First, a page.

President Barack Obama’s $7.4 billion Keystone XL pipeline, which would carry oil from Alberta to Texas, is more likely to kill than Keystone, according to a new study.
Keystone XL would cross the Ogallala Aquifer in Montana, an area of water known to be home to some of the world’s most prolific oil and gas reserves, as well as the world, according the study by a group of researchers led by the University of Montana’s Nicholas Wade.
The study found that the pipeline would cause the largest increase in greenhouse gas emissions per mile traveled.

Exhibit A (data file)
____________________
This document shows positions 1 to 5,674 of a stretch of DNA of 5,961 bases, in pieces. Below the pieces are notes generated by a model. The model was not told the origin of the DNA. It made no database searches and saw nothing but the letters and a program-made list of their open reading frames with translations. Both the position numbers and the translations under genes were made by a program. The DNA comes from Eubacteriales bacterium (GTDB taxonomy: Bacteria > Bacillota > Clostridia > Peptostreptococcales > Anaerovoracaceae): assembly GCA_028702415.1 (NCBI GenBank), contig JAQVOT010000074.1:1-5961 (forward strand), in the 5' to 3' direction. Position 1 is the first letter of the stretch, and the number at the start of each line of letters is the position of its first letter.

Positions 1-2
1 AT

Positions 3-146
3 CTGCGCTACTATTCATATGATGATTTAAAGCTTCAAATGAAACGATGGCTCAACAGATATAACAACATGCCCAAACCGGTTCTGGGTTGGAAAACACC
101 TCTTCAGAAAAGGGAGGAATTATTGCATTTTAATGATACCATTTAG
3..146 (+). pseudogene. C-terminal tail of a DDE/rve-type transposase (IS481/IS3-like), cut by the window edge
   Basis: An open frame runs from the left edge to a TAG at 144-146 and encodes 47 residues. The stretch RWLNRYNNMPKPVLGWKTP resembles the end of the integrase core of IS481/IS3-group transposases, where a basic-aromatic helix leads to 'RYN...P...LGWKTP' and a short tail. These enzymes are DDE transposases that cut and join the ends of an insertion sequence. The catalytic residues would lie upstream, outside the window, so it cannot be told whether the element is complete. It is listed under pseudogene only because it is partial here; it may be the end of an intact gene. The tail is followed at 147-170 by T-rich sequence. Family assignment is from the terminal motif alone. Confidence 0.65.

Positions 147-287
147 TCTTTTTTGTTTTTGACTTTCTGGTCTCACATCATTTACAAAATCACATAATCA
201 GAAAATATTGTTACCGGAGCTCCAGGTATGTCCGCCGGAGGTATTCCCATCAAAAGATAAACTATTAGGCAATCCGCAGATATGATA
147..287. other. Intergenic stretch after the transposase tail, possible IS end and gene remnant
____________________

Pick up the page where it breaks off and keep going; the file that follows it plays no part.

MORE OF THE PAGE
The average Keystone XL oil train would travel 4.9 miles (6.3 kilometers) in its first 100-mile (161-kilometer) trip.
The study found the pipeline, if built, would produce between 1.1 and 2.1 million barrels of crude oil per day and 1.2 million barrels per day of diesel fuel.
The Keystone XL would produce more greenhouse gas per mile travelled than Keystone’s other two pipelines.
The Keystone XL project would bring about 1.7 million barrels a day of oil from Canada’s tar sands to U.S. refineries.
The new study by the American Energy Alliance found the Keystone XL is more like a giant, slow-moving train than the Keystone 2, a 1,172-mile, two-line pipeline that would transport crude oil from the Gulf of Mexico to Texas.
Keystone XL’s route would also have more impacts on climate change than the pipeline’s.